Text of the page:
MSSU Canada Semester

Canada Themed Semester Speakers

Dr. David M. Lee:

Dr. David M. Lee:Dr. David M. Lee has a Ph.D. from the University of Wisconsin and is professor emeritus from Missouri State University, where he taught French for 25 years. He led frequent study tours to Québec, and for more than 10 years accompanied MSU students to the Université Laval for the summer French program.

Presentations:

Québec, the Cradle of Canada
10:00 a.m., Friday, Aug. 28, 2009
Corley Auditorium in Webster Hall
Admission: free

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Dr. Robert Beckett:

 Dr. Robert Beckett:Robert Beckett, emeritus professor of English at Missouri State University, taught there from 1963 until 1998. From 1985 until his retirement, he taught at least one course in Canadian literature each year, because one of the conditions of help from the Canadian government for his Fall 1984 sabbatical was that he and his home university would agree to offer such a course each of year after his return. Dr. Beckett taught and came to admire Canadian literature, and he served one year as president of the Midwest Association for Canadian Studies. During his sabbatical he interviewed many Canadian writers and teachers of Canadian literature and formed lasting friendships.

Presentations:

Two Canadian Writers of Multi-volume Fiction:
Robertson Davies and Margaret Laurence
7:00 p.m., Tuesday, Sept. 1, 2009
Corley Auditorium in Webster Hall
Admission: free

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Dr. Craig T. Palmer:

 Dr. Craig T. Palmer:Craig T. Palmer is an associate professor of cultural anthropology and director of graduate studies in the Department of Anthropology at the University of Missouri-Columbia. He earned his Ph.D. in anthropology from Arizona State University in 1988. His research focuses on kinship, religion, ritual, cooperation, migration, sports and the ecological adaptations of fishing communities to their environment. His experience working in the commercial lobster fishery of Maine for five years during the 1980s led to his anthropological fieldwork in fishing communities on the Northern Peninsula of Newfoundland, Canada. This research started in 1990 and initially focused on the social consequences of the collapse of the cod stocks that had been the primary economic resource in the area for centuries. More recently his research has followed the residents of Newfoundland as the collapse of the fishery has caused them to have to migrate to western Canada in order to find jobs in the oil industry of northern Alberta. His current research focuses on how these individuals maintain many of their Newfoundland traditions and use these to create networks of social relationships with other Newfoundlanders to help meet the many challenges faced in the new environment of western Canada.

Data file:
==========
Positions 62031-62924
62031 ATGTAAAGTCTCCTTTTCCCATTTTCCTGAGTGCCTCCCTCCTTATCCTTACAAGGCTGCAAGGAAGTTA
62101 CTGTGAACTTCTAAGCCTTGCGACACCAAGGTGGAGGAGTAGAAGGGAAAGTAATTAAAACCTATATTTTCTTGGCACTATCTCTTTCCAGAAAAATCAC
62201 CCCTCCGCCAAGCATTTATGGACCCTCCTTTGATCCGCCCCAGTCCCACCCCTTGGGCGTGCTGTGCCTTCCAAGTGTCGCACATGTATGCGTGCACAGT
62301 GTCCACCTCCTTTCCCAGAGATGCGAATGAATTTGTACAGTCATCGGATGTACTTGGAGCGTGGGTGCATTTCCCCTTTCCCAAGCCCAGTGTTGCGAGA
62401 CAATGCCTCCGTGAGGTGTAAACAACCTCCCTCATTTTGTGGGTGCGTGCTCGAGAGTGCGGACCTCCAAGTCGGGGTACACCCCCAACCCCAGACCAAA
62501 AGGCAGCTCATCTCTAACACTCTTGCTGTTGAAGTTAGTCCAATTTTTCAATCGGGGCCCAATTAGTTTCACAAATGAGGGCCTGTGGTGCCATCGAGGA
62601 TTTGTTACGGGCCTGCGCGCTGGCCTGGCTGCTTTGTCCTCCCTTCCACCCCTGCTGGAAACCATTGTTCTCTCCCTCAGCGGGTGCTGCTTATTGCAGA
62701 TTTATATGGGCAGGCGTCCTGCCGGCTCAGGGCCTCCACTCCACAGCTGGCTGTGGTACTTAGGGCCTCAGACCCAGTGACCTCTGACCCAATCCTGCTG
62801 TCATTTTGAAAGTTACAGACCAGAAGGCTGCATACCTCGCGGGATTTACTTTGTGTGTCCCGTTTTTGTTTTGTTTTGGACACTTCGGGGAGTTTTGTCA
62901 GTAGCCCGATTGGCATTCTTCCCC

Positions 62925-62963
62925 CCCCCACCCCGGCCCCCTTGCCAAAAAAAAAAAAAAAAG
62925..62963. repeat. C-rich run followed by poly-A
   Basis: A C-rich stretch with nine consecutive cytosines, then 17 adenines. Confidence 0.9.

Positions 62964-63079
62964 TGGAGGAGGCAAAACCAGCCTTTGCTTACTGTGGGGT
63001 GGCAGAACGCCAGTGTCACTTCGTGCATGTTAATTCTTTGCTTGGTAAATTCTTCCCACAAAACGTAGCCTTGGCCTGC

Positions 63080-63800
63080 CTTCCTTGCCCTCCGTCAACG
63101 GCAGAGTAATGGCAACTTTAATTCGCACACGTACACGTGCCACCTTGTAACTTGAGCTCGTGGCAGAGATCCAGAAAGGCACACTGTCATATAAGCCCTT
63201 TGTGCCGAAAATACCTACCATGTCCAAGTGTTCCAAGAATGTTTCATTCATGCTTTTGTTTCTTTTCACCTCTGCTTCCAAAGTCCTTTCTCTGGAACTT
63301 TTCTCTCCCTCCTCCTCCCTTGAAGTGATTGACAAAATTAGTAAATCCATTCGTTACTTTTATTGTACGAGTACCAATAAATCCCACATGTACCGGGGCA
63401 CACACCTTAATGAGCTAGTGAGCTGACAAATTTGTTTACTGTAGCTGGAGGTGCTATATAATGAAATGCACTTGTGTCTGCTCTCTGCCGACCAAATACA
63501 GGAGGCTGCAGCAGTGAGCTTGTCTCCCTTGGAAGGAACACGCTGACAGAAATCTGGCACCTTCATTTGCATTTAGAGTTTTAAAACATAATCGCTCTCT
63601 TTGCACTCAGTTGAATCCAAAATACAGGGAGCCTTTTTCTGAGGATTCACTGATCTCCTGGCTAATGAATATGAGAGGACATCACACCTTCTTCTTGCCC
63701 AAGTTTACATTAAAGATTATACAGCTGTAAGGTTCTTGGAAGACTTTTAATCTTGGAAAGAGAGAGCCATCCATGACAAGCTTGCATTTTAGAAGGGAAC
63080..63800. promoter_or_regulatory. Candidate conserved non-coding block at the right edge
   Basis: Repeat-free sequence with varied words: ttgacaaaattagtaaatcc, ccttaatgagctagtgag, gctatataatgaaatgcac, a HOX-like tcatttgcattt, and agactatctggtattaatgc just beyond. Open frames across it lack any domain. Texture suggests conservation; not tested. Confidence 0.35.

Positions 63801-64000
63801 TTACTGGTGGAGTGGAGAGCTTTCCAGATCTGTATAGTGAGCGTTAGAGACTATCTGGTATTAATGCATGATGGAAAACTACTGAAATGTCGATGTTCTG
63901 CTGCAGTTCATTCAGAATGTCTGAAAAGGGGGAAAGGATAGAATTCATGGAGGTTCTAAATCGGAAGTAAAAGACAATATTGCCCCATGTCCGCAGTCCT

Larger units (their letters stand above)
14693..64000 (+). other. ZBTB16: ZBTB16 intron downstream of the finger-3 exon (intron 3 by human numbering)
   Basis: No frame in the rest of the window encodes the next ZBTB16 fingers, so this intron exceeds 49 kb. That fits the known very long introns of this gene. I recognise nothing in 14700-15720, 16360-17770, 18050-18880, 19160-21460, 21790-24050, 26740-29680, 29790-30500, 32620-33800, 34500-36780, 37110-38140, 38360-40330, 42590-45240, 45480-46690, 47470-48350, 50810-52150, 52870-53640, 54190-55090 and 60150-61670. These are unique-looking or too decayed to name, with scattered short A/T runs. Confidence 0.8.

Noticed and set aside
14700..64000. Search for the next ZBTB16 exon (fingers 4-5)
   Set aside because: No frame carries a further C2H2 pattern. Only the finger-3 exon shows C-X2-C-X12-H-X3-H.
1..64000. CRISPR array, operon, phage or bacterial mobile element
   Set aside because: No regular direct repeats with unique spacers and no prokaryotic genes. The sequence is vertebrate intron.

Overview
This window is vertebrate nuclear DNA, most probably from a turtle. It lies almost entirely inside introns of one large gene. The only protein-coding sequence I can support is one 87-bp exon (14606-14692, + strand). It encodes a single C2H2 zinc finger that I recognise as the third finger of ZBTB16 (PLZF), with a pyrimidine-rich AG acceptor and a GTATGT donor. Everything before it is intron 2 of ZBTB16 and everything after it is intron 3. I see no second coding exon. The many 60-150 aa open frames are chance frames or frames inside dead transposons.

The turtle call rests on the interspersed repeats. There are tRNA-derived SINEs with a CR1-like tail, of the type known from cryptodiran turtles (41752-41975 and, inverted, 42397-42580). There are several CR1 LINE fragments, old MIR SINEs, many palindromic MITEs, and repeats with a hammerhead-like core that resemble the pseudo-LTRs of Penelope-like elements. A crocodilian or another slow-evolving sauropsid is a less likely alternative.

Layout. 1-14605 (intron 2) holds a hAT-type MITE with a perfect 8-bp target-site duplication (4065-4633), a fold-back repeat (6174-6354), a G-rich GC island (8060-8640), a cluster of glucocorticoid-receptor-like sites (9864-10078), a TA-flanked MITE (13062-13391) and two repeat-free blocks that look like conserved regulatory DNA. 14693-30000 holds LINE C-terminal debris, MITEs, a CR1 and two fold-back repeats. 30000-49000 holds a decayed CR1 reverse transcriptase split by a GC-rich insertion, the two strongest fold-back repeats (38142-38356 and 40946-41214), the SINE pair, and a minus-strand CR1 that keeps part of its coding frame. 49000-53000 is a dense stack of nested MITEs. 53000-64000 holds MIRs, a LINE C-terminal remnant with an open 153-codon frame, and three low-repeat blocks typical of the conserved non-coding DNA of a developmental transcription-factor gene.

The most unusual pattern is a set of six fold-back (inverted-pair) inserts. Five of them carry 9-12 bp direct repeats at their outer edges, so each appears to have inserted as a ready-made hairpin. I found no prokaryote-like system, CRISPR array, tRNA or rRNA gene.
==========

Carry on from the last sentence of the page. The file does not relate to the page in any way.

Presentations:

The Cultural Anthropology of Canada:
As Viewed Through the Lens of Ice Hockey
9:30 a.m., Thursday, Sept. 3, 2009
Corley Auditorium in Webster Hall
Admission: free

The Past and Present Behavior of Mummers:
What the Reinvention of a Traditional Ritual in Newfoundland Tells Us
about Worldwide Changes in Human Social Relationships
11:00 a.m., Thursday, Sept. 3, 2009
Corley Auditorium in Webster Hall
Admission: free

Why are There So Many Newfoundland Flags in Alberta?
Newfoundland Identity and Supportive Social Networks
9:00 a.m., Friday, Sept. 4, 2009
Corley Auditorium in Webster Hall
Admission: free

In Cod They Trusted: Ecological Knowledge, Social Context and the
Overexploitation of Marine Resources in Eastern Canada
11:00 a.m., Friday, Sept. 4, 2009
Corley Auditorium in Webster Hall
Admission: free

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Dr. James Lile:

 Dr. James Lile:Dr. James Lile is an associate professor of theatre and head of the Theatre Department at Missouri Southern State University. He is co-editor of The Texas Theatre Journal to which he has contributed editorials and various other pieces. Dr. Lile teaches Theatre Appreciation and Theatre History. His primary research interest lies in 19th century American theatre and drama. Southern Theatre’s Emily Carr will be the sixth play that Dr. Lile has directed specifically for the themed semester program.

Presentations:

Something Bigger Than Fact: The Art and Life of Emily Carr
12:00 p.m., Wednesday, Sept. 9, 2009
Corley Auditorium in Webster Hall
Admission: free

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Dr. Anton Wagner:

 Dr. Anton Wagner:Dr. Anton Wagner is a Canadian cultural historian and former adjunct professor in the York University Faculty of Fine Arts in Toronto. He received his Ph.D. from the University of Toronto with the thesis Herman Voaden’s Symphonic Expressionism. Dr. Wagner has edited play anthologies, bibliographies and collections of essays such as Contemporary Canadian Theatre: New World Visions and Establishing Our Boundaries: English-Canadian Theatre Criticism. For this presentation he draws on his play anthology, A Vision of Canada: Herman Voaden’s Dramatic Works.

Presentations:

Herman Voaden, Canadian Playwright
10:00 a.m., Monday, Sept. 14, 2009
Corley Auditorium in Webster Hall
Admission: free

Trends in Contemporary Canadian Theatre and Drama
1:00 p.m., Monday, Sept. 14, 2009